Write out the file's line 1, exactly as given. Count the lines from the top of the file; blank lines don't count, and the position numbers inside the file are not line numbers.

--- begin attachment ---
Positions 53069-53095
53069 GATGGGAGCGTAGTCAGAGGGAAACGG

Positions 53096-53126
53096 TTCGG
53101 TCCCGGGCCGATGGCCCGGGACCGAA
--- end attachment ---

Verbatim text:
Positions 53069-53095